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July 22nd - Warning: ‘Grandparent’ scam fraudsters are very active and targeting seniors

The Ottawa Police Service is advising residents that the ‘grandparent’ scam is very active this summer, with 20 reports received in the past 7 days alone. Victims have been defrauded of large amounts of cash, ranging from $10,000 to 30,000.

Most typically it is an elderly person who receives a phone call from someone claiming to be his or her grandchild. The caller says that they have been arrested and they urgently need you to send money or gift cards for their bail.

The fraudster will make it difficult to understand what they are saying or to recognize the voice in an attempt for victims to fill in the blanks as to who they are. They are incredibly convincing and count on the emotional factor.

In the past week, victims who came forward to police told Fraud Unit investigators that they have been made to believe by the fraudster that a ‘Gag Order’ was put into place to protect the identity of the police officer who is going to be collecting the monies.

This fake secrecy demand puts victims in an awkward position; they will then shy away from telling any other persons about the demand for money from a family member.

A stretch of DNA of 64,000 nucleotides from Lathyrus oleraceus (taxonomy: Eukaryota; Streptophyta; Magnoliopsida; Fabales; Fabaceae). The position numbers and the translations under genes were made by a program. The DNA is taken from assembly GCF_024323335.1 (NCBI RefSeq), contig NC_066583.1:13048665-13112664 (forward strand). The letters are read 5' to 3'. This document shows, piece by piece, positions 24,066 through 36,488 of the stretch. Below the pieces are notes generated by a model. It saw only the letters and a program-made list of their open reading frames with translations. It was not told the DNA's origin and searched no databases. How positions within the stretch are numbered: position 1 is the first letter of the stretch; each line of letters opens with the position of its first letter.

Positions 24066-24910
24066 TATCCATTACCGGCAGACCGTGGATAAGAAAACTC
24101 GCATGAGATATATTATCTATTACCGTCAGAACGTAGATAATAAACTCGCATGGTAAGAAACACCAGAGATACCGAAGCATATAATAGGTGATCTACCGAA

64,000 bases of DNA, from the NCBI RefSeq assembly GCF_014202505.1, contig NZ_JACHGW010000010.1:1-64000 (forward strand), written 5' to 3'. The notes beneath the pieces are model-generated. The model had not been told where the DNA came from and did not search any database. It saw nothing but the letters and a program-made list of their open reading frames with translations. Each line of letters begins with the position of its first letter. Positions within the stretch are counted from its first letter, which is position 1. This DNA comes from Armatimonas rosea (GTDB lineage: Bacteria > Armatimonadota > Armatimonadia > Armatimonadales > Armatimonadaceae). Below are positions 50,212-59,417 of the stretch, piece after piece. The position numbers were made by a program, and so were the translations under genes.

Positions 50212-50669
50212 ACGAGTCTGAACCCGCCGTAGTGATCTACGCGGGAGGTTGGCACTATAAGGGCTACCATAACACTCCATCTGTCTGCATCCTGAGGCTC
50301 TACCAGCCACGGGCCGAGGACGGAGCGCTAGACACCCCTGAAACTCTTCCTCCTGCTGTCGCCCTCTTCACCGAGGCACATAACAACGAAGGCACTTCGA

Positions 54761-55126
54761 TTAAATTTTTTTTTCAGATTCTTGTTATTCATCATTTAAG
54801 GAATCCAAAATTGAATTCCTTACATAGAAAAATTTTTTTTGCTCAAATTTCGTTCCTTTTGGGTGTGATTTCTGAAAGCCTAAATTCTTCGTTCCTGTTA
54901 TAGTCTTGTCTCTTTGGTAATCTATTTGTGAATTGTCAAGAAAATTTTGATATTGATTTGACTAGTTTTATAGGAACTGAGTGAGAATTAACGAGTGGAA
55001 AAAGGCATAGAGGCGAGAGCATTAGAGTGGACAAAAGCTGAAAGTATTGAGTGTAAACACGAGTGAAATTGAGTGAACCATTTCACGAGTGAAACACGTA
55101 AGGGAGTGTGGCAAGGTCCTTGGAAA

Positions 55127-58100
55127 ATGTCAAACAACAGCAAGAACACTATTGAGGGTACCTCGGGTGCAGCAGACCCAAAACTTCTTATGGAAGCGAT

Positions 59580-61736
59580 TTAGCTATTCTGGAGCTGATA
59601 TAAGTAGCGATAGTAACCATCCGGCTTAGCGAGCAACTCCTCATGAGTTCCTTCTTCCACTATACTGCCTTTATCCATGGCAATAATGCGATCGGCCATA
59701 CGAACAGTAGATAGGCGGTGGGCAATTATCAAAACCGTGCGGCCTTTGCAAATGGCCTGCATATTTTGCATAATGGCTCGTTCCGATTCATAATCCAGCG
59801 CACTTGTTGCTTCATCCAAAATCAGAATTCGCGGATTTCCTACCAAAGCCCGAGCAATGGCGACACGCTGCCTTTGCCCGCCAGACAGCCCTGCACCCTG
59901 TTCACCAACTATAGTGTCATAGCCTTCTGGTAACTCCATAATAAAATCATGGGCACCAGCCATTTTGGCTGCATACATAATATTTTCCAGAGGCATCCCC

The Ottawa Police are reminding the community that police never ask for money for Bail from family members, nor do we issue ‘Gag Orders’.

Bail Hearing in Canada takes place in Court and does not necessarily involve money.

If there is a financial penalty involved, it is not paid upfront to a police officer, by pre-paid gift cards or via transfer to someone’s bank account.”

If you get a call like this, here’s what you should do:

  • Never confirm any personal information over the phone.

  • Always verify who is calling. If it is a family member as they claim, tell them you will call them back and use the number you have for this person. Don’t use a number given by the caller. Use 411 or the Internet to get the phone number if you don’t have it.

  • Don’t be pressured. Take some time to process what you have been told, to see if it makes sense. Ask a trusted friend or family member for their opinion, or if in doubt, call your local police service.

Make sure your elderly family members, neighbours, and friends, are aware of current scams and how they work.

You can get information from the Canadian Anti-Fraud Centre.

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